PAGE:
Big Enough to Absorb the Pain


by Lori Blough, Writing/Publishing Intern (2013)

I’m fat.

I’m actually more than fat.  I’m morbidly obese.  And I have an eating disorder. I’m not anorexic or even bulimic, though the heavens know I certainly prayed for that in my early teens, as awful as that sounds. I would have rather had some disease, some cancer, some tapeworm, than to be what I was, what I was becoming.

I binge.

Often, binge eating is depicted in the media as a woman (though approximately 40% of binge eaters are men) raiding her refrigerator and cabinets alone, pulling out everything and eating it all in a sudden rush until she is breathless, sobbing by the end. And while that certainly happens, please understand that it isn’t the only way to binge. That isn’t how it happens for me. Instead, I usually do it in the context of a single meal. And I can even do it in public – in a restaurant.

Binge Eating Disorder, previously often diagnosed as EDNOS (Eating Disorder Otherwise Not Specified) had no official title for a long time. But in May of this year, the American Psychiatric Association will release the updated version of its Diagnostic and Statistical Manual of Mental Disorders, the DSM-V. And this year, finally, the APA has recognized and added BED to its eating disorder directory. The hope is that this change will allow more people access to appropriate care for their eating issues.

The DSM-V will characterize BED as eating an unusually large amount of food in a short period of time, often alone, to the extent of feeling uncomfortably full at least once a week for three months. Binges are associated with a feeling of being out of control or other distress, and often result in feelings of remorse, shame, guilt, or disgust.

An important difference to note here is that binge eaters do not purge, or exercise it off, or take laxatives. It’s not even that we simply overeat. We binge.

I have been on diets. I’ve been on all of them: the blood type diet, the menstrual cycle diet, the one where you drink shakes, and all of the low-fat, low-carb, low-cal, low flavor ones.  I have aerobicized, jazzercized, and even Zumba-ed. I have counted all of the calories-in and calories-out and measured and weighed and stuck sticky notes on all the mirrors. This time, I can do it! This time, it’s about being healthy!

But diets don’t work – at least not for me, not in 30 years of trying. Dieting for me was always about being “good enough.” If I could eat the right amount, the right food, then someone might love me. But I was always miserable and hungry, in pain from torturing myself on some gym machine, and so incredibly depressed every time I looked at yet another plate full of salad (no dressing). And for what? Fifty pounds gone, sixty pounds gone, and yet I’m still…fat.

So I binge.

I binge when I’m depressed – no surprise. I binge in order not to feel the things that I ought not to feel, like sadness, anger, and humiliation. But I also binge in order not to feel the things that I don’t deserve to feel, like joy, love, and pride. I don’t need anyone to tell me that I’m embarrassing and ugly, that I should not be seen in public, that I don’t deserve respect or love, and that everyone is allowed to hate me because I’m disgusting. I’m unattractive. I’m unfuckable. I know that. I have believed that in my very soul.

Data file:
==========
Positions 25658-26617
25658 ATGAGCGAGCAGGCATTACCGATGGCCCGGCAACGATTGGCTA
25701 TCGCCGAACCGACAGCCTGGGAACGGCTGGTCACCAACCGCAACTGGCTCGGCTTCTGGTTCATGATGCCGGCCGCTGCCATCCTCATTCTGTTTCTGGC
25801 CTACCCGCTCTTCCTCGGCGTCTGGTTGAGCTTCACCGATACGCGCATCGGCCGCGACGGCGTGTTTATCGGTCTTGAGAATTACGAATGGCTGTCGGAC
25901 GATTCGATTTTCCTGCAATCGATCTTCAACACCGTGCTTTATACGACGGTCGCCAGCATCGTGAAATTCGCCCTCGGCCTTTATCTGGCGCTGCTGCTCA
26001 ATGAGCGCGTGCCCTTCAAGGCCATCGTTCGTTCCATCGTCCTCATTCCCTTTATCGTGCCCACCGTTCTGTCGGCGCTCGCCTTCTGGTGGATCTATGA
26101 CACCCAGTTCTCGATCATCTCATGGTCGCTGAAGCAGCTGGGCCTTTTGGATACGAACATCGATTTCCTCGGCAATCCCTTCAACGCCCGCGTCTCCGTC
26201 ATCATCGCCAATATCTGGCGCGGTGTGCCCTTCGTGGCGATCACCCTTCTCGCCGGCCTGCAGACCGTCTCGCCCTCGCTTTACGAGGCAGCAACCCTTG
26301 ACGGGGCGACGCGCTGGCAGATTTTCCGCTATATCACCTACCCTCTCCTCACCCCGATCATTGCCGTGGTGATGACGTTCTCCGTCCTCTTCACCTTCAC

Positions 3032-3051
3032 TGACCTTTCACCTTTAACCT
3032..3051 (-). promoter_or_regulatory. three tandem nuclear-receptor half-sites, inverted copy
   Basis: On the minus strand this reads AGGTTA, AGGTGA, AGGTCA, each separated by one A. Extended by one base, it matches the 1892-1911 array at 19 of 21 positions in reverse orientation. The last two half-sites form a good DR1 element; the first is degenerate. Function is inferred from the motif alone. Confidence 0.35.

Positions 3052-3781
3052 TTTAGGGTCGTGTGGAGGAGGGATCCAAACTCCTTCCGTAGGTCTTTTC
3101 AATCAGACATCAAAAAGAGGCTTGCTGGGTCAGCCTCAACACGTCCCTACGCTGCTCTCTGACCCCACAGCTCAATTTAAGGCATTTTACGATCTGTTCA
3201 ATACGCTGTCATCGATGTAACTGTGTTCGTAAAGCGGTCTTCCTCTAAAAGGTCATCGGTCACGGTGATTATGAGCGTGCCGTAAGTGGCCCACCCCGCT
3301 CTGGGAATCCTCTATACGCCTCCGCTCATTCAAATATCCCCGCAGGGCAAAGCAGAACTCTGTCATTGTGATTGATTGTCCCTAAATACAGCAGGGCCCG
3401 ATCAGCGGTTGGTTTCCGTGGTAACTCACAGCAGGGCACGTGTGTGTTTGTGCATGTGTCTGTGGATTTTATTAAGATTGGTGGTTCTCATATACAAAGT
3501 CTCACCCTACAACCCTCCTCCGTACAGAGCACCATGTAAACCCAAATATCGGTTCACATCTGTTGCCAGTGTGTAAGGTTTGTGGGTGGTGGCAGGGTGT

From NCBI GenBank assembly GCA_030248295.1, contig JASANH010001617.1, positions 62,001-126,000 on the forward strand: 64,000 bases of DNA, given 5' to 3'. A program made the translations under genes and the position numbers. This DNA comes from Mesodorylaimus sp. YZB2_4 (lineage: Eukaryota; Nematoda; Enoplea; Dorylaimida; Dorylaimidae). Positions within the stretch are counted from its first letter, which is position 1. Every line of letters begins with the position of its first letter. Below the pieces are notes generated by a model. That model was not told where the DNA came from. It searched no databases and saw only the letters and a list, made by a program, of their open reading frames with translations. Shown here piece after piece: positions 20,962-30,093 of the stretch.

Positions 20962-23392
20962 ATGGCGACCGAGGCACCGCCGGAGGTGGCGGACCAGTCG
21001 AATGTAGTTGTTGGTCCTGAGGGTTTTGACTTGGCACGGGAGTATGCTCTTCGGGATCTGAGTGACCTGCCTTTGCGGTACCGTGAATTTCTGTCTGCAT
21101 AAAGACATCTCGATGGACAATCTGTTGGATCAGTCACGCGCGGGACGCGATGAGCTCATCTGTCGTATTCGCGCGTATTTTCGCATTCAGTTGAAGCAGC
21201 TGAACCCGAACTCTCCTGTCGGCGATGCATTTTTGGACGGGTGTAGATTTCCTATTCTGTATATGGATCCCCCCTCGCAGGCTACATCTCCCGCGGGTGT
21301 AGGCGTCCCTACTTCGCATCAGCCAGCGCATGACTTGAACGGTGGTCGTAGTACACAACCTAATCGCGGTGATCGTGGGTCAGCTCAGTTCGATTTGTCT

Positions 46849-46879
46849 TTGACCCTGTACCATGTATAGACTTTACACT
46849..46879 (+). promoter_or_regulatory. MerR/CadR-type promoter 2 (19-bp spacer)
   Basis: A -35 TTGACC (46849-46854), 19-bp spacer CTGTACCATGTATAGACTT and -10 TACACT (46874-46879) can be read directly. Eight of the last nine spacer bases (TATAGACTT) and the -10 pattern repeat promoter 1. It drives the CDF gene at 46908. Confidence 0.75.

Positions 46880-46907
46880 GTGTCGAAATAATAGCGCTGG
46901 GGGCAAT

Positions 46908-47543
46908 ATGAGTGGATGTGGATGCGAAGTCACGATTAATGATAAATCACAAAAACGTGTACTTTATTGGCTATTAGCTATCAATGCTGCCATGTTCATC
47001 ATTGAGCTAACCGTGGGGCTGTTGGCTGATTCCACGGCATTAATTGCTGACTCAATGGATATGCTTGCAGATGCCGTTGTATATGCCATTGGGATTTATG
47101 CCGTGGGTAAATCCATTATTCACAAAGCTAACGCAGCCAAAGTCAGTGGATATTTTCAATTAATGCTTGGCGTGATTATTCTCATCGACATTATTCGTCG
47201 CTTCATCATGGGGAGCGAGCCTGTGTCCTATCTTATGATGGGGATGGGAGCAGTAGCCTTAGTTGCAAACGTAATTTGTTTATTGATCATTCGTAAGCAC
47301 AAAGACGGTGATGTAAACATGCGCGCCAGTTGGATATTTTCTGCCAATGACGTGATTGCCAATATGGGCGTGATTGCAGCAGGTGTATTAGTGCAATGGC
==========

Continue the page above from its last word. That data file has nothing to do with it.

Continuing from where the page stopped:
I binge so that I don’t have to feel anything.

I know that the guilt and the shame are ahead, and that’s okay, because at least I deserve that. Even when I hit that first level of fullness, I know I’m going to keep going, because I deserve so much more. I deserve all the pain I can get.

I get so full that it actually hurts a little and there I am, finished at last. But it isn’t finished, because half an hour later, the pain really hits, and I’m sick, and I want to throw up, but I can’t and I won’t because this, this, this is what I wanted when I started. To feel nothing.

The physical pain kills it all, and I’m riding high on a numb bubble, and for now, just for a while, maybe an hour or so, I don’t feel hate or shame or disgust or sadness or joy because there’s only room for pain. And that I can handle.

But it didn’t have to be that way. As it turns out, I wasn’t alone.

This past February was Eating Disorder Awareness month. Coincidentally, it was also my one-year anniversary of living binge free; I haven’t binged in one full year. Just over a year and a half ago I had finally reached the end of my rope. I was bingeing almost every day and having anxiety attacks. I barely left my house. My family was concerned, but didn’t know how to help me. On Mother’s Day, my mother asked me for only one gift: that I would talk to my doctor about my depression and anxiety.

So I went to my doctor and poured it all out. My doctor recommended a therapist, who helped me surround myself with a support team of family, friends, and professionals. I helped them learn how to help me, and they helped me take my life back.

If my story sounds familiar to you and you’d like to get help taking your life back, there are a number of resources available. First, of course, talk to your primary care provider. Next, check out the National Eating Disorder Association or the Binge Eating Disorder Association for a massive variety of information for you, your family and friends, and your doctor, including great information on where to find a therapist and how to interview them to be sure they are the right fit for you.

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Related content:

Discrimination and EDNOS: One Woman’s Story

EDNOS: The Eating Disorder You Haven’t Heard Of




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